Fishing the Central Plateau

By: Nina Mercer


A tranquil evening to cast a fly in the lake A tranquil evening to cast a fly in the lake A tranquil evening to cast a fly in the lake
Photo tip hold the fish close to the camera and it looks much bigger Photo tip — hold the fish close to the camera and it looks much bigger! Photo tip hold the fish close to the camera and it looks much bigger
The carvings at Whakaipo Bay Lake Taupo The carvings at Whakaipo Bay Lake Taupo The carvings at Whakaipo Bay Lake Taupo
A decent size rainbow trout from Lake Taupo A decent size rainbow trout from Lake Taupo A decent size rainbow trout from Lake Taupo
Just enough room on the boat Just enough room on the boat Just enough room on the boat
Always time to fit in a swim Always time to fit in a swim Always time to fit in a swim
A day out fishing needs a good picnic lunch A day out fishing needs a good picnic lunch A day out fishing needs a good picnic lunch

Whether it’s fishing in the open ocean for snapper or casting a fly into a Central Plateau river, MCD travel writer Nina Mercer's family have been fisher folk for generations

Lake Taupo and the surrounding rivers are our regular haunts and you’d be surprised how many styles of fishing you can choose from. There are two species of trout in the lake—rainbow and brown.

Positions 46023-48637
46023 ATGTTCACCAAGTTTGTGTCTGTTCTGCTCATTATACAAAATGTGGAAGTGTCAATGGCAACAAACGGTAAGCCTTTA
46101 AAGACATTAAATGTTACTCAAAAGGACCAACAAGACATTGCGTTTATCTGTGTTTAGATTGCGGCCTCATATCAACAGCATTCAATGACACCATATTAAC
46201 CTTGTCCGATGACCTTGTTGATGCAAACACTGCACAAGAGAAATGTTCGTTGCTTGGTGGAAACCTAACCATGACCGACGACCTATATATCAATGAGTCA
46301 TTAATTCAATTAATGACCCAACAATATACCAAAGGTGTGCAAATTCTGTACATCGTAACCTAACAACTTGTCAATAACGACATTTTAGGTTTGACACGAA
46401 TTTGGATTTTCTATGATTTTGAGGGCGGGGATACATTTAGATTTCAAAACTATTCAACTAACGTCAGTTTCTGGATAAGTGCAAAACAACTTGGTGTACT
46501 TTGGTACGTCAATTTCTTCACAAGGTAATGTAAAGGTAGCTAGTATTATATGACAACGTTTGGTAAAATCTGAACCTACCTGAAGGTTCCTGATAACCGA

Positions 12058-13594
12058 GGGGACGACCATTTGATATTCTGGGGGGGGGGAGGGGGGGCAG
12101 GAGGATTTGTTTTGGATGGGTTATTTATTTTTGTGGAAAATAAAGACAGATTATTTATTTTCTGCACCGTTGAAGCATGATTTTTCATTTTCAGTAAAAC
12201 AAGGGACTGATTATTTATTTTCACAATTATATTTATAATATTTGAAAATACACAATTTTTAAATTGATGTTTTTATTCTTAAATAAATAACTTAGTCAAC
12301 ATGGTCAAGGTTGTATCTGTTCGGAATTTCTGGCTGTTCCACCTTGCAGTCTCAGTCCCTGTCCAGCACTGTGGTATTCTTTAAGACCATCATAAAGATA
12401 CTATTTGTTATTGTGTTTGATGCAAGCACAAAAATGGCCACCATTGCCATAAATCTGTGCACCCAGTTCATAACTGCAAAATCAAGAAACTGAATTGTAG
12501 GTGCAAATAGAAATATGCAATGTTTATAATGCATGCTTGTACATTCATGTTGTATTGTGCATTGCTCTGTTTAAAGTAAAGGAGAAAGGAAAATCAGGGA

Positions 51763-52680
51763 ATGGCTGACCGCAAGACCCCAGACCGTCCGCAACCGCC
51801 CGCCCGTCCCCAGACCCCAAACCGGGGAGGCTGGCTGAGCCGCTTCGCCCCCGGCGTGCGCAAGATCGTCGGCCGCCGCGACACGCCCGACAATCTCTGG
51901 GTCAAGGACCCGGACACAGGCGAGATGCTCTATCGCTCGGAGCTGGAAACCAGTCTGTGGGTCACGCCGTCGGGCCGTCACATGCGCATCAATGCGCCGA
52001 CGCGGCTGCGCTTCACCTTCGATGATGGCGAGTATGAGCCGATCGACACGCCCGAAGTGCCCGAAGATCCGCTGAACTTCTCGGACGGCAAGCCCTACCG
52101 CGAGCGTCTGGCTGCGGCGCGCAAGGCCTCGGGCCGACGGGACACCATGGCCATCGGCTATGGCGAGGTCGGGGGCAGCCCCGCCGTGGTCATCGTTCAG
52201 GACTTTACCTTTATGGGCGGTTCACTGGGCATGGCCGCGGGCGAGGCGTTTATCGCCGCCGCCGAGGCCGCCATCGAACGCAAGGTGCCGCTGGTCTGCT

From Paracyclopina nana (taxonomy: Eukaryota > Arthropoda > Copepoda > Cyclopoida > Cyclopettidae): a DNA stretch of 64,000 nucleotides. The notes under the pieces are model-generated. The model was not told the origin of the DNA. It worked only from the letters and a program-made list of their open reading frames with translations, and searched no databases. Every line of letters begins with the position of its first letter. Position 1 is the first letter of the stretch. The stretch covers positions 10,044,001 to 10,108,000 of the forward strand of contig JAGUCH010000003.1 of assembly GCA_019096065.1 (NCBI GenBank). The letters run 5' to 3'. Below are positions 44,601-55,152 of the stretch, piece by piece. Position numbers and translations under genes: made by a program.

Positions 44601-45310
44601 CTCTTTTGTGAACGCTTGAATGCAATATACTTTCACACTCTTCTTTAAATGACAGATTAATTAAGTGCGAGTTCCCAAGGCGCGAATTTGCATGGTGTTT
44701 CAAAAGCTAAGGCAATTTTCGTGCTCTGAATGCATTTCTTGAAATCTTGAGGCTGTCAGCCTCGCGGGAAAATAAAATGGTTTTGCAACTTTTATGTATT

Brown trout tend to be larger and more elusive and, in our experience, you’re more likely to hook one up river.

Before you cast a line

Here are a few rules. To fish in the Lake Taupo district (this includes the lake and the tributaries flowing into the lake), you need to buy a licence from the Department of Conservation.

Despite trout being an introduced species, DOC is responsible for the trout fisheries. Fish and Game hold responsibility for fisheries across the rest of the country so visit their website for licence information.

The Taupo fishing season begins on 1 July each year and a new licence is required for each season. You can buy these online or from a variety of retail outlets around Taupo and Turangi. With the licence, you should get information about fishing regulations.

This outlines the rules, from the minimum length of fish and catch number to the legal types of fishing and fishing line.

Fishing on Lake Taupo

Friends -with -boats ---always -a -bonus

Boats of all sizes crowd popular bays of Lake Taupo over the summer months. If you don’t have a boat, there are many charter businesses offering fishing experiences. Once out on the water, trolling, harling, and jigging are the most common styles of fishing.

Needless to say, there are different types of line and reels required for different styles of fishing. There is a lot of online information about this, and no doubt, it could be easy to go a bit overboard on gear.

Trolling and harling

Trolling and harling both involve dropping a weighted line close to the bottom of the lake as the boat moves slowly at walking speed. The line is then pulled along behind the boat. Most boats have a smaller ‘fishing’ motor that keeps them moving slowly across the water.

Lures or fishing flies can be used when trolling or harling. The main difference between the two is that harling is done to depths of around 10 metres whereas trolling targets much deeper fish. Harling is more successful during early mornings or evenings.